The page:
It's no secret the Lafayette Parish School Board has had its issues with Louisiana's Open Meetings Law.
It's no secret the Lafayette Parish School Board has had its issues with Louisiana's Open Meetings Law, but recently, when presented with an opportunity to avoid an obvious violation, the board scoffed in the face of the law. The result - a pair of formal complaints filed at the district attorney's office.
|Photos by Robin May|
|LPSB's Mark Allen Babineaux|
The violation came during a special meeting held April 23, which according to the public notice issued prior to the meeting, was called specifically to oppose four pieces of legislation authored by Rep. Nancy Landry, which were all aimed at the school board.
At the beginning of the April 23 meeting, board member Mark Allen Babineaux called for an unexpected edition to the agenda to oppose an additional piece of legislation from Rep. Vincent Pierre, which would have required the Lafayette Parish School System to fund transportation for charter school students.
|LPSB President Hunter Beasley|
Regardless of the merit of Pierre's bill, Babineaux's attempt to add to the existing agenda didn't jibe with the Open Meeting's Law, which states that an "agenda shall not be changed less than 24 hours prior to the meeting."
Despite a protest by local attorney Gary McGoffin, board president Hunter Beasley didn't see anything wrong with Babineaux's amendment, saying "this meeting did not specify any specific bills."
Wrong. According to the public notice issued by the board prior to the meeting, the agenda stipulated exactly what bills would be up for a vote during the meeting, and Pierre's bill was not on that list.
"I don't think there's any problem adding that to the resolution," Babineaux told his fellow board members.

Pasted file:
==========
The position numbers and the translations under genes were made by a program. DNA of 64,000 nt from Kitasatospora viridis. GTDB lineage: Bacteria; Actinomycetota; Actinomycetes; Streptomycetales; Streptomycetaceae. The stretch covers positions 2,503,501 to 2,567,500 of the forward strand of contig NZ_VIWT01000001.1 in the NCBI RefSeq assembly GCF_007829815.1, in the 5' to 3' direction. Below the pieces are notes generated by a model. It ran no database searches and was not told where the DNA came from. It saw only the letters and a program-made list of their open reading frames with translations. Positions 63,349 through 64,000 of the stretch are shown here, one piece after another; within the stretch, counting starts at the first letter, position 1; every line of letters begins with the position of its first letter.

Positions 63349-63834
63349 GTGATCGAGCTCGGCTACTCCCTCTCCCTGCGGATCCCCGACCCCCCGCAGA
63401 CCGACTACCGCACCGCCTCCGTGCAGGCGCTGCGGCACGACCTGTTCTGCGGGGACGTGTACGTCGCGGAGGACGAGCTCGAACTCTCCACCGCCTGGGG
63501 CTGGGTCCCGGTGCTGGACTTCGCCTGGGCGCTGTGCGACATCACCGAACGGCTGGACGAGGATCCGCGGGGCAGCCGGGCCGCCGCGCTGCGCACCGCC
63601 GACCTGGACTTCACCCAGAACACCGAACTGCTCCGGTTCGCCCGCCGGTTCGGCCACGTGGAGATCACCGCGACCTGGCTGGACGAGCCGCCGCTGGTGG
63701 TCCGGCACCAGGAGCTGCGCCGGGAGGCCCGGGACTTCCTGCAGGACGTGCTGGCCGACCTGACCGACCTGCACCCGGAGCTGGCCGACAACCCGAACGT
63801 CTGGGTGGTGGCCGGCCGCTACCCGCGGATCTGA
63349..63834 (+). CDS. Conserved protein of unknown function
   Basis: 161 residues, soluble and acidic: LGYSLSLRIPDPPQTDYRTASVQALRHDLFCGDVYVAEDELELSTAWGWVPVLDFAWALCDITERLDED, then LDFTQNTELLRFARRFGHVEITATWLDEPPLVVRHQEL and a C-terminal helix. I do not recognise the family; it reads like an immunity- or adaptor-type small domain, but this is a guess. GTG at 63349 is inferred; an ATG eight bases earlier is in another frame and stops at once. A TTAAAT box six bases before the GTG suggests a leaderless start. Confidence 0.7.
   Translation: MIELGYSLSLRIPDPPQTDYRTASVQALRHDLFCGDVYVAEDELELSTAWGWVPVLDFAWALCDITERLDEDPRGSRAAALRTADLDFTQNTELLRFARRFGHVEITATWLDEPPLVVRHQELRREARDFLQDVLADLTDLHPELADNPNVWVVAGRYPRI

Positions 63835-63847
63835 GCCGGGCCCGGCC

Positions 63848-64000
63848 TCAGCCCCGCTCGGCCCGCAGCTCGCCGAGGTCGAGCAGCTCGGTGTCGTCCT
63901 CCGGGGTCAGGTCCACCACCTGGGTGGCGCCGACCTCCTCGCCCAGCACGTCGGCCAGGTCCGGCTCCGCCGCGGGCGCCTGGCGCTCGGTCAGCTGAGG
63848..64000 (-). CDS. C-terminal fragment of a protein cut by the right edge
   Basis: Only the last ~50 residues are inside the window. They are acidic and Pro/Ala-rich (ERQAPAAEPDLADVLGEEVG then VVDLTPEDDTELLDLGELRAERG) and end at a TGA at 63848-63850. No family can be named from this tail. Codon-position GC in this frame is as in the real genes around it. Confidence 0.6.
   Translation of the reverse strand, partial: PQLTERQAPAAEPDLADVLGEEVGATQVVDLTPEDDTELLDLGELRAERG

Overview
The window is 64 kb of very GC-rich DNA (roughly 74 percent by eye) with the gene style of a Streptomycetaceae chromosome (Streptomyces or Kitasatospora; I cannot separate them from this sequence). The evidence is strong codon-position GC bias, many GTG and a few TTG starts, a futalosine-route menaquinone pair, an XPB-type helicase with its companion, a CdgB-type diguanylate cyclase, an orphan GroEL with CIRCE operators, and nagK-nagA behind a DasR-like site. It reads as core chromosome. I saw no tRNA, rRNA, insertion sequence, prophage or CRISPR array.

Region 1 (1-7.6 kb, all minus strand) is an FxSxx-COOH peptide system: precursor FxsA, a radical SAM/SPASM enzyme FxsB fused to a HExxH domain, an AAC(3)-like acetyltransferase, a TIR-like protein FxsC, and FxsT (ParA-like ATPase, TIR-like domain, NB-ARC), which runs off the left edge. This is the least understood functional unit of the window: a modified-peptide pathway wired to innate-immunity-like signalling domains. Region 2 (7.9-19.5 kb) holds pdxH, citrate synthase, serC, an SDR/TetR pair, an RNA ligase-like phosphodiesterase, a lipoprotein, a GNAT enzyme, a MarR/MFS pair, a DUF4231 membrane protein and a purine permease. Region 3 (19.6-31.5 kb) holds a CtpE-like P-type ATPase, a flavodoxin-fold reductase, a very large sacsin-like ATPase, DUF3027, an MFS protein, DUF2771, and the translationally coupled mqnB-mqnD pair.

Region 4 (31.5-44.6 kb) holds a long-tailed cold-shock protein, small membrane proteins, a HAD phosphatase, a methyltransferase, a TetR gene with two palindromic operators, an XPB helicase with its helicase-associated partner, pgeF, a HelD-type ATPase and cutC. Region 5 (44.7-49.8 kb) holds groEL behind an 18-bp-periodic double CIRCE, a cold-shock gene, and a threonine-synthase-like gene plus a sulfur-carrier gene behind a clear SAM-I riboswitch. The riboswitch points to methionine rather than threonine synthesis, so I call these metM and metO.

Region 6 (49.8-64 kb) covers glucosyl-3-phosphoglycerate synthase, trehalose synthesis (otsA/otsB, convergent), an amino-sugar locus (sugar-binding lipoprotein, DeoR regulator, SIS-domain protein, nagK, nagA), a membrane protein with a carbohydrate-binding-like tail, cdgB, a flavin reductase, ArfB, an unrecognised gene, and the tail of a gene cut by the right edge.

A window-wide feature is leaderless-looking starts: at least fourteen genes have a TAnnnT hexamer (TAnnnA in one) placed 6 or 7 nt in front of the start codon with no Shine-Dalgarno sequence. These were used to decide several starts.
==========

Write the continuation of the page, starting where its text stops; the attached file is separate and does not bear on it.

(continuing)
Now, state law does allow for an item to be added to an agenda after-the-fact, but only with a unanimous vote of the board, a requirement that must have escaped Beasley and Babineaux, because despite receiving a 6-2 vote - clearly not unanimous - Beasley allowed Babineaux's item to be added on to the agenda, saying he conferred with the board's attorneys, Hammonds & Sills, who advised that such a move would be OK. Seriously? The only board members voting against Babineaux's addition to the agenda were Kermit Bouillion and Mark Cockerham.
This clear lack of respect for the law isn't a first for the board, which received a good scolding from District Attorney Mike Harson back in October for another violation of the Open Meetings Law, after the board attempted to award a contract for the school system's group insurance plan without properly notifying the public on its meeting agenda.
The school board's refusal to follow the law on April 23 has since resulted in two complaints being filed with the district attorney's office and the state attorney general's office by attorney McGoffin and former school board member/former state Rep. Rickey Hardy.
"This is not the first ... time an issue has arisen involving the open meetings law and this Board," writes McGoffin. "District Attorney Harson advised them of a potential violation last year with regard to the award of a contract for the school system's health insurance. Regrettably, it appears that formal action is now necessary to assure future compliance."
Hardy, who spoke with The IND on Thursday, says it's a shame that Beasley, a UL Lafayette professor, and Babineaux, an attorney who plans on running for a district judgeship this fall, can't even properly interpret one of the easiest state laws on the books.
"It's a sad commentary when you have a potential candidate for judge who can't even interpret law. How is he expected to enforce the law as a judge?" questions Hardy. "And the board president is this professor who professes to know everything, but seems more ill advised than anything."